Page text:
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Florence

Author: Host Ciao (More Trip Reviews by Host Ciao)
Date of Trip: December 2012



Ciao,

If you seem to be getting a hint of garlic with this, you probably are not wrong. It was supper! I found a trattoria near the central market and near where I had eaten before and read a menu I liked. First I had Fettunta, grilled bread rubbed with garlic and then liberally sprinkled with olive oil. Oh so good and oh so garlicky. Then I had my favorite pappa il pomodoro, tomato and bread soup and finished with my favorite Florentine dessert cantucci and vin santo--hard almond cookies dipped in Vin Santo, sweet dessert wine. And, of course, I had to have a half bottle of chianti with it. All for food for now.

I have been busy and my feet have been talking to me, but I persist. and change shoes to go out at night so different toes can talk too. Saturday I went to my favorite museum here the Duomo Museum. Here now you can see all of Ghiberti's golden Door of Paradise from the Baptistry, finally all restored and finally all together in one piece-a wonder. Here also I can stand in front of my favorite Pieta by Michelangelo--at least it’s my favorite when I’m in front of it. Of course last week when I was in front of M's last Pieta, The Rondini Pieta in the Castello in Milan, that one was my favorite. Depends on what I'm standing in front of--one to go in Rome. I have one quibble with my favorite museo. Donatello's marvelous wooden Penitent Magdeline has been moved to a hall with other lesser (imho) statues. It used to stand in front of a large Crucifix. Where else does a penitent Magdeline belong? It was so right! Now, while the Crucifix is still there, the room is given over to what I imagine they hope will get more notice--a large silver processional cross and a beautiful silver altar front dedicated to St. John the Baptist. Magdeline belongs there!

Don't forget the Carmex or whatever you use. I did and because it is a bit cold and my lips were starting to hurt, I had to spend 6.30E or some such ridiculous amount (over $8) for a tube of what I guess is a good brand--Eucerin--but I'll stick to Carmex.

As you know I am in Florence and staying at Hotel Casci, which I like very much. It is in the center and a family run 2 star hotel. I'm not writing much tonight because a 12 hour day even doing what I want to do and riding a bus part of the time is a long day. More on that later.

Can’t remember if I said much about my tour Sunday, but it was a tour of the Cinque Terre. There were six of us and the driver guide so we were in a van. We drove for about two hours to the first town and then walked down, down, down to the center and the marina. Luckily we didn’t have to walk back up. After a short time in that town we rode the train to the next one. We were supposed to walk on the Walk of Love, the only flat trail in the Cinque Terre, but it has been closed since there was a rock fall a couple of months ago.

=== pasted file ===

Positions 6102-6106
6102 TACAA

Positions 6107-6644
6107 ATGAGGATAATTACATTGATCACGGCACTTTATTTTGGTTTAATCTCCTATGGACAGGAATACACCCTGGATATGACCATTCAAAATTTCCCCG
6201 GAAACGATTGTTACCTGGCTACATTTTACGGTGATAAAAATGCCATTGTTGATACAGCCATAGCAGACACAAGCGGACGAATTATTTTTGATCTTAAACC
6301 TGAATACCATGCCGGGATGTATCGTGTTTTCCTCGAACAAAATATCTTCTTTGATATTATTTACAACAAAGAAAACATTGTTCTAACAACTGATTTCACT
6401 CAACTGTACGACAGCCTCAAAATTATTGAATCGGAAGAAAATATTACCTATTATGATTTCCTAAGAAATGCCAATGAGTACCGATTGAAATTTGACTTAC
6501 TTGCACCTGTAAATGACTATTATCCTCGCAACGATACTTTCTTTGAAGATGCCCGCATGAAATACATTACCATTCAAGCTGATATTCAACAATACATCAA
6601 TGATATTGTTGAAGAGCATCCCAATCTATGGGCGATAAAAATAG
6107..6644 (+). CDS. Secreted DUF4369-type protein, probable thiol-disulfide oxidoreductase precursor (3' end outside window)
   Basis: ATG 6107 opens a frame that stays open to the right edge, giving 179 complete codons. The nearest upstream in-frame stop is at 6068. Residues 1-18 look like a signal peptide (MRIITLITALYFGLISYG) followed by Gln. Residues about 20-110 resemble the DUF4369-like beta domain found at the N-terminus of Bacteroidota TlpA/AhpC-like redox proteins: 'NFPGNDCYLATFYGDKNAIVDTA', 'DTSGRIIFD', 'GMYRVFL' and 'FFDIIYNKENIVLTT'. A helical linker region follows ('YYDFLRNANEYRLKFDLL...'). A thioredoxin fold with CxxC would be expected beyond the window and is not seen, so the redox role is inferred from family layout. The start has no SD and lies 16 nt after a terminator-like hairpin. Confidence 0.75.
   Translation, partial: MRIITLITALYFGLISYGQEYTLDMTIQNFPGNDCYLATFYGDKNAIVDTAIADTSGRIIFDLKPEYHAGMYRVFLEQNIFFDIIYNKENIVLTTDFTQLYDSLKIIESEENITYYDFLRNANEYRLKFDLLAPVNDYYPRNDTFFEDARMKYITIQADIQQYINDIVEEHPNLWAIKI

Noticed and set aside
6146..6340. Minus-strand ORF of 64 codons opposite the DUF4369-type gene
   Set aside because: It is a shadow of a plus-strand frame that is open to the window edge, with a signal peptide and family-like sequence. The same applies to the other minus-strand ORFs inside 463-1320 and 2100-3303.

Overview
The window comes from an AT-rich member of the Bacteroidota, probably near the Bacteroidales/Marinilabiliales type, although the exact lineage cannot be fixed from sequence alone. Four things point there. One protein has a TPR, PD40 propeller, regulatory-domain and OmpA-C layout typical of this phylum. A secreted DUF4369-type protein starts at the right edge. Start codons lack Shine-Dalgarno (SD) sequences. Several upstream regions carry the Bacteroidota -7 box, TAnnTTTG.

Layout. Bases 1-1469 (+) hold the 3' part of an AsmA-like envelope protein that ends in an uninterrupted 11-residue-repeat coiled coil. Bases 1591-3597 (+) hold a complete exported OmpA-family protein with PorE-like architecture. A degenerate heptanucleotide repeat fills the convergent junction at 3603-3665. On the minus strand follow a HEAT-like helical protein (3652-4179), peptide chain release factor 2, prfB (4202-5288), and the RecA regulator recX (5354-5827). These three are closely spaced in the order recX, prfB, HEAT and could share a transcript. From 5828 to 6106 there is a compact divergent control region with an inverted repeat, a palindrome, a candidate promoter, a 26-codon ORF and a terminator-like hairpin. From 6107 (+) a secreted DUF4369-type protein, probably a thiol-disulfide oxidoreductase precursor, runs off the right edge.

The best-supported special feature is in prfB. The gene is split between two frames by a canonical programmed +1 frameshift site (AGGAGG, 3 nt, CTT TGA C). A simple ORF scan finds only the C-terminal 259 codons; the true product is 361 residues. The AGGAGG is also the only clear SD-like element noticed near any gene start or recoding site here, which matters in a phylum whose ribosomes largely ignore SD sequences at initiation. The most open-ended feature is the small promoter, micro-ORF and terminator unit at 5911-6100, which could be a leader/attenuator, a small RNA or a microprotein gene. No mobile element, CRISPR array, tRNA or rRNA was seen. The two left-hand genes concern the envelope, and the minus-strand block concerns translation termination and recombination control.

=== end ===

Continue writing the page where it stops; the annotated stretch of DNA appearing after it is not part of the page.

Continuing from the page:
We then wandered the second town (yes, Iàm avoiding the names because I can’t spell them without my map which is back in my room.) Trust me they are five beautiful towns that you do not drive in. You park and go and walk or train between them, or boat, but that was closed for the season. For the next train ride our guide left us and we were on our own for the ride to Vernazza, where we could wander and eat. I stopped at one of the restaurants he mentioned and had Triofe with pesto--a small twisty type of homemade goodness. Good also was the pesto sauce, and I have to say it looks pretty much like the kind I make myself every summer with my basil crop. The guide met us there with the van. We made it to four of the five towns, and then up to the top of one of the highest hill for the view and the chance to see the only mechanical thing they have to help the wine harvest--a sort of flatbed that they can stack boxes of grapes on and that runs on a single rail to the commune winery. Then we headed home--a nice tour.

First a confession. I found my Carmex and hour after I wrote. It was in that nice plastic bag that TRS likes to see when you fly. Also another confession, I didn’t eat Italian this noon. However, I did not enter the McCafe, Burger King or Subway which are all not too far from here. I went to Santa Croce to visit the church and the annual German Christmas Fair was going on. So I had sausage with kraut, German tasting anyway.

I have been to several of the great galleries with one more to go tomorrow. First the Accademia. After I admired David from all angles, I wander the other rooms. Then two days later I went to the Uffizi. Tomorrow the Pitti Palace. It’s a lot of art, true but I wouldn’t miss them. I will admit that I prefer my religious art in churches, but these galleries have a great lot of amazing religious paintings. I don’t use an audio guide because I don’t want the details on the artist and techniques and I can pretty much read enough Italian to tell what’s in the pictures. When it gets to be too much, I start to play guess the saints before I read the description. I hope nobody minds. I don’t do it to be disrespectful. Some are easy like St. Sebastian with anywhere from 1 to 20 plus arrows, Lucy with her eyes on a plate, Lawrence with his grate, St. Peter Martyr with the knife in his head, St. Peter with his keys and St. Paul with a sword. The more local ones defeat me!